Representative Carolyn Maloney (D-NY-12) has introduced a bill, HR-2546, to require insurance for firearm transfers again in the congress. The bill has been co-sponsored by representatives: Blumenauer (OR-3), Clark (MA-5), Grijalva (AZ-3), Lynch (MA-8), McGovern (MA-2), Rangel (NY-13), and Tsongas (MA-3). It is a requirement for liability insurance for sales of firearms. As introduced it does not specify the amount of insurance required or the parties to be protected by the insurance.
This blog has pointed out many times the limitations of the liability insurance model for protecting victims of gun violence; but many people easily see the parallels between the car insurance requirement and the need for gun insurance. Liability insurance, as implemented in various states for the protection of people injured by cars, is often modified by the provisions of a mandate to be in a form which, while called liability insurance, is really based on some other insurance system. These systems are typically called no-fault insurance or personal injury protection as well as being nominally called liability insurance. They pay benefits directly to victims.
One of the good models for gun insurance is found in the requirement for a personal injury protection endorsement to car insurance in Rep. Maloney’s own state, New York. It is codified in New York Regulation 68. This provides for persons not covered by their own insurance (such as most pedestrians) a requirement for no-fault benefits which are paid directly to first parties (injured persons).
Suggested New Text for Bill
The text of HR-2546 with the provision of a personal injury protection requirement, adds a clause “(C) contains a personal injury protection enforcement,” and defines the endorsement in an added Section:
SEC. 3. PERSONAL INJURY PROTECTION ENDORSEMENT
(a) Coverage – the personal injury protection endorsement shall provide that the insurer issuing the policy will pay first-party benefits to reimburse for basic economic loss sustained by an person on account of death or injury arising out of the use of the firearm by any person regardless of whether the person has a legal right to use the firearm or the permission of the owner of the firearm. The coverage of the endorsement shall extend to injuries occurring until the earlier of:
(1) replacement of the coverage of the firearm by another insurer and,
(2) five years after loss, theft or uninsured transfer of the firearm.
(b) In this section the term basic economic loss means:
(1) Medical expense consisting of necessary expenses to a maximum amount of $200,000 for:
(a) medical, hospital, surgical, nursing, dental, ambulance, X-ray, prescription drug and prosthetic services;
(b) psychiatric, physical and occupational therapy and rehabilitation;
(c) any other professional health services;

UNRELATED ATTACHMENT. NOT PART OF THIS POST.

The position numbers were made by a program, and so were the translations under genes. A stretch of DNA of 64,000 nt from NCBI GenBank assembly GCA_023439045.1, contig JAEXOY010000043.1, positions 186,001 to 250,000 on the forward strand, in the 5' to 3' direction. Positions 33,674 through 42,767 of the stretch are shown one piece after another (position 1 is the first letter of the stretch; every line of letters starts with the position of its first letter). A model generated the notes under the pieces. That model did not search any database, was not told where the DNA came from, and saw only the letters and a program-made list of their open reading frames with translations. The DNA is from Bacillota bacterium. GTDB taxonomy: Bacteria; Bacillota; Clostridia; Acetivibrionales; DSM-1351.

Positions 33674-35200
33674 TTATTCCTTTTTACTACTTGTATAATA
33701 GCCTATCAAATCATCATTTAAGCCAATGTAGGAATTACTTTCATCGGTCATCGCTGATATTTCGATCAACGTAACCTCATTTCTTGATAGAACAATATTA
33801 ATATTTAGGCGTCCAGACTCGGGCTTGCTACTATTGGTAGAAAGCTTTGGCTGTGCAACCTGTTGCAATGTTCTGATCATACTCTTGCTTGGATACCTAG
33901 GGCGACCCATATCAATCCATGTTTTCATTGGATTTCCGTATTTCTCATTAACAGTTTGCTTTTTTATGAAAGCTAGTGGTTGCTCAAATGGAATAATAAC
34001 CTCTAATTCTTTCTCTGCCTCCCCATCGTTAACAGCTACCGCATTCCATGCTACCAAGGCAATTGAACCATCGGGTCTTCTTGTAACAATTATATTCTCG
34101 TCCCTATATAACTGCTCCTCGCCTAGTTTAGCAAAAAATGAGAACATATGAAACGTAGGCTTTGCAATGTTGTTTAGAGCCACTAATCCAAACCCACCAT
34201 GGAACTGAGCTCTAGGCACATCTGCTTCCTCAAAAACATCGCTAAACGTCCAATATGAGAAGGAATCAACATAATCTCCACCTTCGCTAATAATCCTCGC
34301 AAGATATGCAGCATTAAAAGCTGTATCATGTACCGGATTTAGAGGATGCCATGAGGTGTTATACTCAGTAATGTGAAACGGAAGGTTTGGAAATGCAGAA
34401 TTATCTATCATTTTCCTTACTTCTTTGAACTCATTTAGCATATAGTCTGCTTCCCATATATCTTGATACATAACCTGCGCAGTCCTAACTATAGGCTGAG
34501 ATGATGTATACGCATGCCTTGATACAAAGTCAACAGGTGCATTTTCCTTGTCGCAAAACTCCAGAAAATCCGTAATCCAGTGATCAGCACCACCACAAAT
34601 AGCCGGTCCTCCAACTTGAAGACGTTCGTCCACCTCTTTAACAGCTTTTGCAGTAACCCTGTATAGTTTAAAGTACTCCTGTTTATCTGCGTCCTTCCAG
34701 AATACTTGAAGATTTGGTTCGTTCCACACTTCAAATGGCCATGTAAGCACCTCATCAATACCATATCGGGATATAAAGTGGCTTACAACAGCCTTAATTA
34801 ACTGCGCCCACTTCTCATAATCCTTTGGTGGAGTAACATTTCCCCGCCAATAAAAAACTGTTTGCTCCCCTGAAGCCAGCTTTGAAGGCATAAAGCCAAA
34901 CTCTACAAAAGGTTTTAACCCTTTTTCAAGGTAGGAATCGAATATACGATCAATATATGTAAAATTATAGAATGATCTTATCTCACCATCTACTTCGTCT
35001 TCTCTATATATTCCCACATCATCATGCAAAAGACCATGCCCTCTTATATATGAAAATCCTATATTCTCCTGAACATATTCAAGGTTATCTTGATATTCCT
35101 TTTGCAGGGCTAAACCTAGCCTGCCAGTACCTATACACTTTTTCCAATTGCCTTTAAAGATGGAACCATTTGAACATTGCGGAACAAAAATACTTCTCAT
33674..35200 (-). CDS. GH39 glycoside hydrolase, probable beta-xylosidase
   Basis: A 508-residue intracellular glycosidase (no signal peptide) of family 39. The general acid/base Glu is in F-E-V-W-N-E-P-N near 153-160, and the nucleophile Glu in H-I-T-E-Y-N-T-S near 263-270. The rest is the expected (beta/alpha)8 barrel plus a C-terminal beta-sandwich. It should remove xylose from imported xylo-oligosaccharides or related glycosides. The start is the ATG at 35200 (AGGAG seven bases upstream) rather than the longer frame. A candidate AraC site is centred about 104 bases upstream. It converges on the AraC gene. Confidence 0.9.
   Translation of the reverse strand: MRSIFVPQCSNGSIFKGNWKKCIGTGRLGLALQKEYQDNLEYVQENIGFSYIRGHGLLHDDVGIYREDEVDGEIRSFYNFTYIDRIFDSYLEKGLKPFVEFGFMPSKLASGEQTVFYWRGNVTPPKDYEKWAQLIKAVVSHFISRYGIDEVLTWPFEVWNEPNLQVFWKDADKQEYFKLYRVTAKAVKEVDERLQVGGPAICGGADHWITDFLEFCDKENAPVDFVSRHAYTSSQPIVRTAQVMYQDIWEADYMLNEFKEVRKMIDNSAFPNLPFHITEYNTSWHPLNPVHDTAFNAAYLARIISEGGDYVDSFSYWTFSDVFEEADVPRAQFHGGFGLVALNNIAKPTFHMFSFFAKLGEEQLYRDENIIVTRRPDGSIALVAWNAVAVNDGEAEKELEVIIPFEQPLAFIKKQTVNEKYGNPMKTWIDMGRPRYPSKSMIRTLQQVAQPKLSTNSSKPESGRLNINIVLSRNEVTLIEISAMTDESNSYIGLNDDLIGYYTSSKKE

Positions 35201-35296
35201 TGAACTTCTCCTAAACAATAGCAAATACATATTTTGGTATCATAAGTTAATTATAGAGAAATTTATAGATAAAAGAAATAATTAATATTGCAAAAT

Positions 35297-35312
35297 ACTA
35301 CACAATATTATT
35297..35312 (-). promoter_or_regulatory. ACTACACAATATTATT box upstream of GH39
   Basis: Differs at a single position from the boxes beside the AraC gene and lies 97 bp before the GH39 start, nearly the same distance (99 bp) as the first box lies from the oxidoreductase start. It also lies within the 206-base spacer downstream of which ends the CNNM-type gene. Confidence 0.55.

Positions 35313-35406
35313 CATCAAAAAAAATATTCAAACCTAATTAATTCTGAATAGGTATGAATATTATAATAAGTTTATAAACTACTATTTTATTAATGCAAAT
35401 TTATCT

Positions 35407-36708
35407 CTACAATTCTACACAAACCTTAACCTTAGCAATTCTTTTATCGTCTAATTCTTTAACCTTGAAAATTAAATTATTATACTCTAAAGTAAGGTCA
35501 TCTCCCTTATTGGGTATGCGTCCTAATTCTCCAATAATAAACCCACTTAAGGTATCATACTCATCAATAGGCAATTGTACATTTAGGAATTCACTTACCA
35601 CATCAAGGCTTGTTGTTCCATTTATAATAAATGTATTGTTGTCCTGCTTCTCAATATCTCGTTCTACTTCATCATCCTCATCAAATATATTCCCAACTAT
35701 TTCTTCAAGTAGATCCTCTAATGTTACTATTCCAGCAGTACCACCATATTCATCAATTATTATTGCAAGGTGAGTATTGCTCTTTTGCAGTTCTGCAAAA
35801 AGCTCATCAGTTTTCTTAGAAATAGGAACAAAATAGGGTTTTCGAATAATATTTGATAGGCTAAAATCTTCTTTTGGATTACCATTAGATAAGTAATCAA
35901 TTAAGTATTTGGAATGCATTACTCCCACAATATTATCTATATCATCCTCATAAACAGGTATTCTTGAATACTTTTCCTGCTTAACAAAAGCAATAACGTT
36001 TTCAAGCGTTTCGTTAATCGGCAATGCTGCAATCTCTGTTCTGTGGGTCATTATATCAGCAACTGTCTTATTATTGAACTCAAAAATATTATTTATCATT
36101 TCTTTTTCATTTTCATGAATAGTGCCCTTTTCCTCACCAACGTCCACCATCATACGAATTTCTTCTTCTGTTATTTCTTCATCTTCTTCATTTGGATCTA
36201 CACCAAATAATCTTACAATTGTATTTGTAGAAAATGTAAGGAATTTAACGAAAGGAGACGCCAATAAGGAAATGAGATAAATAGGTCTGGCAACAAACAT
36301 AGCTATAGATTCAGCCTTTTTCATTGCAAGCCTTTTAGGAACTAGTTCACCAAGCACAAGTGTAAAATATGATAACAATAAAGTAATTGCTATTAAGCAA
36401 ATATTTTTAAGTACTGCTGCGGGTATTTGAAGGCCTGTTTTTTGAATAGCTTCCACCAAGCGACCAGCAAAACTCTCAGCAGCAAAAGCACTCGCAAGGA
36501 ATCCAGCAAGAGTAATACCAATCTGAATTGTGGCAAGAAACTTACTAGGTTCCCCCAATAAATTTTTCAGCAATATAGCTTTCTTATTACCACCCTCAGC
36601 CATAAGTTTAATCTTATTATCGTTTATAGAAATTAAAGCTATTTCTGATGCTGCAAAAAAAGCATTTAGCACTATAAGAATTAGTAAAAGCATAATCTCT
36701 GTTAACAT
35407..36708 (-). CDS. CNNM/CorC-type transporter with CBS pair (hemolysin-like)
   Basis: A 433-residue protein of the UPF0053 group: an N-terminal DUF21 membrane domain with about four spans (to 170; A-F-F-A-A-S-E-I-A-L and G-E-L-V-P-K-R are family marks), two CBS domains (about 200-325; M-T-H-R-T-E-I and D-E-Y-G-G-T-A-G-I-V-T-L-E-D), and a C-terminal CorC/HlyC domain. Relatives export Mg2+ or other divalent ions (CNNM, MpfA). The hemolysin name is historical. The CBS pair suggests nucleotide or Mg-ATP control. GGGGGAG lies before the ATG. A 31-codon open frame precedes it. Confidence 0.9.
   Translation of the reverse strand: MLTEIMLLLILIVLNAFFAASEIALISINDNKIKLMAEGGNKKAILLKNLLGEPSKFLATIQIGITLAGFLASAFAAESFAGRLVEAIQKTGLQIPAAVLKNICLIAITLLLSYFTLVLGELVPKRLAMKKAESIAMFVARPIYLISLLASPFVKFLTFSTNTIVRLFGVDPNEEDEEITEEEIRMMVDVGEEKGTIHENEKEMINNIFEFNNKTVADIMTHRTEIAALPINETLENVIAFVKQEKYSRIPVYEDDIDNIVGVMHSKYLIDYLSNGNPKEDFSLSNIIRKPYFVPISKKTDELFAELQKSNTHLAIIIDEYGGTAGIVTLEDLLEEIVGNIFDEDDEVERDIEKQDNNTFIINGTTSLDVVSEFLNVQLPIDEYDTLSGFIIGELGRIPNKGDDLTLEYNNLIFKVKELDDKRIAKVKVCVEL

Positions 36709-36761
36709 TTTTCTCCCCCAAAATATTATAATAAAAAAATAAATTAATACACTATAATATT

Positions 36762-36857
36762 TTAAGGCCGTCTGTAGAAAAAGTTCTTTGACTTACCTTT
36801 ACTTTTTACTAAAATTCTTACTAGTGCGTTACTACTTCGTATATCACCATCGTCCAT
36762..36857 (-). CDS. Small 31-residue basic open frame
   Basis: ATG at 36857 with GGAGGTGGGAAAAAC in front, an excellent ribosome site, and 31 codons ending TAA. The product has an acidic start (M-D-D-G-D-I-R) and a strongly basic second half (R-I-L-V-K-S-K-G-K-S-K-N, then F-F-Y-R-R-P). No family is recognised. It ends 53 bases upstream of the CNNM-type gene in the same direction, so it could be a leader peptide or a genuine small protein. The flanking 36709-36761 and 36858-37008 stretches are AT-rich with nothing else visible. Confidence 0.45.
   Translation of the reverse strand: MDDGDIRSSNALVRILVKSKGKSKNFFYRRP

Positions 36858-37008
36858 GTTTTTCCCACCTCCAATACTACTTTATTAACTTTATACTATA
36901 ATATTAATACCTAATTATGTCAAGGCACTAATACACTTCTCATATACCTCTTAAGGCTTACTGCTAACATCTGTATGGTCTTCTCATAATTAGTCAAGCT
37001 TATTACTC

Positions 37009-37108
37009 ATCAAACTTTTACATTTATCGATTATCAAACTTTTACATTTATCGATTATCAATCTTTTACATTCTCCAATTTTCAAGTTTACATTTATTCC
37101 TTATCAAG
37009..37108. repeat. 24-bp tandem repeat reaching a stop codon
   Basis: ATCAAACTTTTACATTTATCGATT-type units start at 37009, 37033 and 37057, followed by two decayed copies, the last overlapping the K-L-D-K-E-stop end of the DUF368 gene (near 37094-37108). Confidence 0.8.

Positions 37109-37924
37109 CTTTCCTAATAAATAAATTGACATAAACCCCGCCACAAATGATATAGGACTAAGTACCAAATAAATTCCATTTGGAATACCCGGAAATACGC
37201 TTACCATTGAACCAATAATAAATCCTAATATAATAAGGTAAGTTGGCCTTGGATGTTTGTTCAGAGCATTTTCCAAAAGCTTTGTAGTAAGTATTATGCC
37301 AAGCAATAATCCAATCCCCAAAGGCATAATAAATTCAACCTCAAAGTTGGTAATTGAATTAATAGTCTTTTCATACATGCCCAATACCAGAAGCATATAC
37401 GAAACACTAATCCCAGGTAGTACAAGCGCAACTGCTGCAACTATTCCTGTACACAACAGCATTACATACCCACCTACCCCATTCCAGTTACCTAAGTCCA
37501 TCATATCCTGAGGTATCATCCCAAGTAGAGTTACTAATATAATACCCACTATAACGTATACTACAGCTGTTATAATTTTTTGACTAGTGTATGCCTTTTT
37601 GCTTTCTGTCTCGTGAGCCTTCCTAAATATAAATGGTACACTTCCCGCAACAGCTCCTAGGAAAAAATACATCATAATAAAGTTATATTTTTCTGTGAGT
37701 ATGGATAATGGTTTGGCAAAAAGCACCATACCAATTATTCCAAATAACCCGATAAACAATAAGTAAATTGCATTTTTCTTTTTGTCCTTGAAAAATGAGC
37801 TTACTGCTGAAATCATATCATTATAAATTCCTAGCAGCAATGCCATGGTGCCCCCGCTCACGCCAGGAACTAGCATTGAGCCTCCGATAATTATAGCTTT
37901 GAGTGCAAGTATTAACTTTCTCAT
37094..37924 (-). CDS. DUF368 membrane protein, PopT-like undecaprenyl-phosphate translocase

(2) Work loss consisting of the following losses and expenses, up to a maximum payment of $5,000 per month for a maximum period of five years from the date of the injury:
(a) loss of earnings from work which the injured person would have performed had such person not have been injured,
(b) loss of earnings from work which would have been performed by another person but was not performed to allow care for the injured person, and
(c) reasonable and necessary expenses sustained by the injured person in obtaining services in lieu of those which such person would have performed for income; and
(3) A death benefit of $100,000 upon the death of any person arising out of the use of the firearm payable to the estate of such person.
Differences from New York Regulation 68
The New York Regulation for cars contains a number of limitations for persons to be covered that relate to New York’s requirement that benefits be first paid by an injured persons own insurance which is required for vehicle licensure. That and other exclusions which relate to car ownership, residency and other factors not relevant to firearms have been removed.
Because one of the greatest dangers of gun possession to the public is that the guns may fall into irresponsible hands, the amendment provides for continuation of coverage for up to five years, if the firearm is lost, stolen or transferred without new insurance.
Because motor vehicles cause large numbers of injuries and cause injuries which are less clearly defined that typical gun wounds, required car insurance has in most states including New York been severely limited in the maximum payments. This would be much less of a problem for guns and the insurance monetary limits listed, while far from generous, have been modernized.
This would be a good plan of insurance to protect victims of gun violence. Gun Insurance Blog would greatly welcome the amending of HR-2546 with this language or other language which similarly directly pays benefits to persons who are injured by guns and the adoption of the bill.